Dunkirk is exactly the film Christopher Nolan needed to make at this point in his career. I’m not referring to whatever artistic compulsion the writer-director may have felt in his pulsing, creative soul. Instead, I mean this is the sort of film we as moviegoers — by which I of course mean this is the sort of film that that I as a moviegoer — needed to see. It demonstrates Nolan may yet be able to escape the self-set trap of films that are so confined by ever-tightening overt structural and thematic cleverness that they blink away into imploded nothingness.
Even I typed it, I realize the above primarily reveals how much more I’ve soured on Interstellar since my original review (and I didn’t exactly love it then), but I think a basic truth of Nolan is present there, too. Just as his reputation for elegantly transformative narratives have given the helmer access to robust budgets, its helped box him in. His last couple of features have been weighed down with ambition, as if he wasn’t allowed to simply make a movie. He needed to preside over a cinematic event. The resulting works felt corresponding smothered.
Dunkirk isn’t straightforward, either. In building a narrative around the evacuation of Allied forces from the French coast early in World War II, Nolan (who is also the sole credited screenwriter) opts for a trio of storylines operating on different timelines with subtle and slowly emerging overlaps. What could be simple trickery — a way to impose modern craftiness on a well-worn genre — is instead lovely and useful, providing a different way for the audience to make sense of the terrible gravity and tragedy of men at war. In engaging a different part of the intellect, Nolan shakes the viewer alert to the aching travails of the soldiers and flyboys onscreen, even as he largely eschews the emotional sparklers of painstakingly shared backstories. These men don’t merit empathy because of the loved ones back home or personal aspirations to open shops after the war. They are people in a terrible situation, and that is enough.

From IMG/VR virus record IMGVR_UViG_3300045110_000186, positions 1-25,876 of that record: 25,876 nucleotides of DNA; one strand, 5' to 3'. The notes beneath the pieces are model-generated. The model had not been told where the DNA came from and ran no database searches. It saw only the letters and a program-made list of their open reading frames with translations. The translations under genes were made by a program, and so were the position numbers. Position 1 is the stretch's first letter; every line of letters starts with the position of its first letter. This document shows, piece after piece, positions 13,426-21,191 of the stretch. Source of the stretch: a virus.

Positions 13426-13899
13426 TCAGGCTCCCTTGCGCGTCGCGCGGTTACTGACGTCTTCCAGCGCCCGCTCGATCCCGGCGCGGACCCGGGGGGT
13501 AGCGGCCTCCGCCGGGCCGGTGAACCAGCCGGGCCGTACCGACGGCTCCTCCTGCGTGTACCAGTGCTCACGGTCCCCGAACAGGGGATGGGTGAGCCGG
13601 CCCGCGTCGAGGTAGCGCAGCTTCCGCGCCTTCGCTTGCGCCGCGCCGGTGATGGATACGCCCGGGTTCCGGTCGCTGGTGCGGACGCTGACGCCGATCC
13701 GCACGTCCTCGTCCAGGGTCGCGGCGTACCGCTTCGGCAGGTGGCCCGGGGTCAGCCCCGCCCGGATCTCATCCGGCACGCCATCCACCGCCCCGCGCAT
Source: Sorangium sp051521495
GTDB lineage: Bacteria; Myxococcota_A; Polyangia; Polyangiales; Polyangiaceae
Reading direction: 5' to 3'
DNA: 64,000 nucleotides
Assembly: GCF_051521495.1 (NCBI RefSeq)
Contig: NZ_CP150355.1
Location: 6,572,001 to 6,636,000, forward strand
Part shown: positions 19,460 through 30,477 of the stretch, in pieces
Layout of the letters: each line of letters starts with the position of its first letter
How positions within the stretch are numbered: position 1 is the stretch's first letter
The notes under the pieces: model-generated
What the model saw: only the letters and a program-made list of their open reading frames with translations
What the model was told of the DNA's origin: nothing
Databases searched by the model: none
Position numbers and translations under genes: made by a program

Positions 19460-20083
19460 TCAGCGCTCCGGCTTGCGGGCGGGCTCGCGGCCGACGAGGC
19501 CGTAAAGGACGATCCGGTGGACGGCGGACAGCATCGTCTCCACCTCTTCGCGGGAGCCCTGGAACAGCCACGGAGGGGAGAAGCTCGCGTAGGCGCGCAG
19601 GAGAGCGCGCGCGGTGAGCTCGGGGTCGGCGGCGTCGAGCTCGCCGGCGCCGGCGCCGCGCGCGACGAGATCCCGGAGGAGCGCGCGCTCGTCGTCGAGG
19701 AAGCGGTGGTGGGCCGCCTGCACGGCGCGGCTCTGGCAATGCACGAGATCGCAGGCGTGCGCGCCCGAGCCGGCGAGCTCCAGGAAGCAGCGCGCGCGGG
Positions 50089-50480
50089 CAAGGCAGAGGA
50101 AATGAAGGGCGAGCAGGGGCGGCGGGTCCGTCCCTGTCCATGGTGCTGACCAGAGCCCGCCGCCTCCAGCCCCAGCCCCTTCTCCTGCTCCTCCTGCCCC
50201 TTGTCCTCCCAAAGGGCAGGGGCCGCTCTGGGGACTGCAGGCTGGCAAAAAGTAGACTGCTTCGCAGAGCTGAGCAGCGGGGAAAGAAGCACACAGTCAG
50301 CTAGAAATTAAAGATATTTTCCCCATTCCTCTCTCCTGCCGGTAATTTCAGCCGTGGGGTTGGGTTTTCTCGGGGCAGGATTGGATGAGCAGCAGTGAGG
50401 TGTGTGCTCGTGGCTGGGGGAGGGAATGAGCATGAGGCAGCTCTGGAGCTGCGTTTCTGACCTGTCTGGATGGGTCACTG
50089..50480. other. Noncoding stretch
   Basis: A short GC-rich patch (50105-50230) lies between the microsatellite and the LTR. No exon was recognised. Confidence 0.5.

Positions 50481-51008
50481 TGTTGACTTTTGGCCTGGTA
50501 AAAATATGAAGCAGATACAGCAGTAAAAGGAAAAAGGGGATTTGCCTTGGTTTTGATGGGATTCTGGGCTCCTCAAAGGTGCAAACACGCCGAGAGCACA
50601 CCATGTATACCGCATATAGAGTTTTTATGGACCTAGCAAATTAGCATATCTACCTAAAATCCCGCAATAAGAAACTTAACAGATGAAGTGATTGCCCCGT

Even as Dunkirk is freed of fussiness, it is bursting with — and emboldened by — breathtaking craft. Nolan has reasonably courted comparisons to Steven Spielberg previously, but he moves yet closer to claiming that esteemed predecessor’s mantle of master of visual narrative. Especially in the earliest scenes, Nolan is striving for a minimalist aesthetic, at least in terms of telling his story as much as possible with images rather than characters snapping off exposition at each other. He succeeds marvelously, so much so that I sometimes found myself wishing he had pared it down even more, building the film with the economical dialogue of a silent feature. Filling that gap, Hans Zimmer turns in the most compelling score of his career, heightening the already considerable tension with the seething insistence of his music.
Although I praised the absence of convoluted background motivation for the characters, the fact that I’m deep into this review without including the name of a single actor is telling. While there are some nice performances (Tom Hardy, Fionn Whitehead, Kenneth Branagh, the perpetually revelatory Mark Rylance), no one fully breaks through and takes command, forging the kind of portrayal that could make this a film for the ages. The pains of people are achingly realized, but no person is memorable. As much Nolan transcends the contained realm in which he previously resided, Dunkirk finds him flying only so far beyond his borders. In the end, it’s still all about the director.